I just came across this article today, and it got me thinking about the entire concept of Backchanneling. Has anyone actually used Soapbox or some other backchannel programs in their classrooms? If so, did you find it to be beneficial or was it too distracting for the students? Also, were you able to keep up with the comments that were coming in?
As someone who was always the quiet kid in the class, I can see some benefit of having a program like this. It lets students comment, voice their opinions, state their confusions, etc. without disrupting the entre class. However, part of me feels that using this would be a disservice to the students. Shouldn't we be encouraging them to verbalize their thoughts and feelings? Isn't school the place where they should be taught to participate and interact with each other?
I'd love to hear people's thoughts on this matter. Thanks!
Hi, I was involved in a European funded project called LEAD that developed and researched "computer-mediated communication during face-to-face discussions within the existing school setting" .
Basically students could use a software platform to have discussions. One of the most interesting results of the whole three year project was that students that were less dominant in the class, had a much stronger role in the discussion when they used the software. Of course they need to learn to discuss out loud and verbalize but in our current world, they need to be able to interact through online media as well. And people simply have different strengths in communication (writing versus speach, slow versus fast etc) so it actually will give some students new opportunities.
I went on to develop MaxClass - (see MaxClass.com) which is a private social network and we're seeing that children really do need to learn how to use social media so it's a good thing to do so in the classroom or in closed social networks. And the nice thing about forums of any sort: they are so much faster than turntaking in the classroom - which can be very slow and boring for some students.
Those results certainly make sense, Michiel. Using software like yours or the ones that facilitate backchanneling, gives everyone in the classroom a voice. In that regard, it's not that different from what the Internet did over twenty years ago. Everyone is given a means of expressing their thoughts and feelings.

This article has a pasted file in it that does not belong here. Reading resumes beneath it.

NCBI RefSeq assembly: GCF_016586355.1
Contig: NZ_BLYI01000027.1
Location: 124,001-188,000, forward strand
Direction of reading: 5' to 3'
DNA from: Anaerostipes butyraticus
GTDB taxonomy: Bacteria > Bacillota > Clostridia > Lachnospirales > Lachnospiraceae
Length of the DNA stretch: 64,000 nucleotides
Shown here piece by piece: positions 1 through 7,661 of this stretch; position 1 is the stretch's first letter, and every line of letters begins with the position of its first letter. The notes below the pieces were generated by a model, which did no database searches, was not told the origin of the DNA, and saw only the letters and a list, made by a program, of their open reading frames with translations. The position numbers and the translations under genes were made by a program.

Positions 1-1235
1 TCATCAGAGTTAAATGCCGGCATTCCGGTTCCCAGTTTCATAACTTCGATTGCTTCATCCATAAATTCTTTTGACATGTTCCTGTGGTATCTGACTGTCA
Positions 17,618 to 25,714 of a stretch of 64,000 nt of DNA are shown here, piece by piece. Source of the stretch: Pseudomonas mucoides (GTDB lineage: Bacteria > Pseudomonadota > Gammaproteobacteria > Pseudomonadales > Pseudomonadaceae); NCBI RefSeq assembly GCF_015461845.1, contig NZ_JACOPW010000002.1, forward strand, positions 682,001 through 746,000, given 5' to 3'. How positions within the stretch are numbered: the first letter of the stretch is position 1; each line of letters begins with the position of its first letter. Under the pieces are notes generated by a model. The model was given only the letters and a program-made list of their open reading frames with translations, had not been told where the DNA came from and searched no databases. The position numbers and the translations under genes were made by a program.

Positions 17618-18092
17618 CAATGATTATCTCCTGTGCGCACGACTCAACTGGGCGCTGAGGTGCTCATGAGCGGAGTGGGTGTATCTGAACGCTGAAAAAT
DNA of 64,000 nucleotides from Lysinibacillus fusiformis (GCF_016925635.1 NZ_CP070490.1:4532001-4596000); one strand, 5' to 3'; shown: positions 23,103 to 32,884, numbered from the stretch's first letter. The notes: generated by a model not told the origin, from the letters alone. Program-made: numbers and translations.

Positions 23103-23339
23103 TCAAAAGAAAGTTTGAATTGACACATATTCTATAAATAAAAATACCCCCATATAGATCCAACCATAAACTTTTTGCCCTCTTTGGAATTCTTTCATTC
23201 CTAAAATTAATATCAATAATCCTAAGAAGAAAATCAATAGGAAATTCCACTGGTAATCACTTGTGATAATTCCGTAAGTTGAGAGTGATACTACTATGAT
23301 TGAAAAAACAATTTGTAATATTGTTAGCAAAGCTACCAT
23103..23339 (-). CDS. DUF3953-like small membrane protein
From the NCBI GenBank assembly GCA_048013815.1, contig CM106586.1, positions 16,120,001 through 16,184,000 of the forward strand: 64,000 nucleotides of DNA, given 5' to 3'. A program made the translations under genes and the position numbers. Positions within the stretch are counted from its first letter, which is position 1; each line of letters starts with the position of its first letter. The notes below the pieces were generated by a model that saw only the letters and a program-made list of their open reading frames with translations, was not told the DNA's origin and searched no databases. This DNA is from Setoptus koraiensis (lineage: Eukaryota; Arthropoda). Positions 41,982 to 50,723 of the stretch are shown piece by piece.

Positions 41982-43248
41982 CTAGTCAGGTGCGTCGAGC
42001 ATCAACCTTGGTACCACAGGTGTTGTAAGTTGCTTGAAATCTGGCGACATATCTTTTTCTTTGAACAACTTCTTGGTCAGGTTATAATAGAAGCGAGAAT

I, myself, have been doing some additional research on the matter, and the more I look at the premise the more I like it. As you said, children in this day and age have to learn how to interact through online media as well as in face-to-face interactions.
Like I said, though, my only concern would be the distraction element. There are plenty of students out there who can only do one thing at a time. I'm afraid that if I introduce something like this and ask them to use it during a lecture, they're going to be too focused on typing and not on the material that I'm teaching.
Have you, or anyone else, experienced this problem?
To your point that a teacher runs the risk of his/her students being distracted by bringing this type of technology into the classroom with intent to facilitate backchanneling and increased student participation, I agree that it is a plausible concern. However, as an employee of GoSoapBox, I have spoken with several teachers who have implemented our technology into their classroom and have found that this concern is dissipated once students familiarize themselves with the product. In fact, by providing a virtual platform that allows a student’s voice to be heard, teachers have found that GoSoapBox has increased students confidence, seeing that they are not alone in their thoughts and opinions. With this new found confidence, teachers have found these same students more likely to participate in the traditional classroom setting, when not using the technology.
As I understand it, Backchannel discussions are a type of microblogging platform that enables students to comment and ask questions in real time while a discussion is occurring. Think of it as the modern version of passing notes in the class. Only now, the teacher can see what is being said in these notes, and can respond accordingly.
NYT wrote a nice are article on the matter if you're interested.
Irene, Michael has it right. Since my reply on Oct. 6th I've applied for, been accepted, and set up an account at soapbox.com To "take a tour" and get a much better idea of how it works than I can get across here, go to http://gosoapbox.com
There are a couple of other backchannel options. One is Twitter, with a hashtag for the class you are teaching. Another is Google Moderator, which helps the teacher/instructor see the most important questions as they rise to the top.
Both sound like they would require an adjustment to our filter/system administrator--but they sound like they are worth looking into --thanks.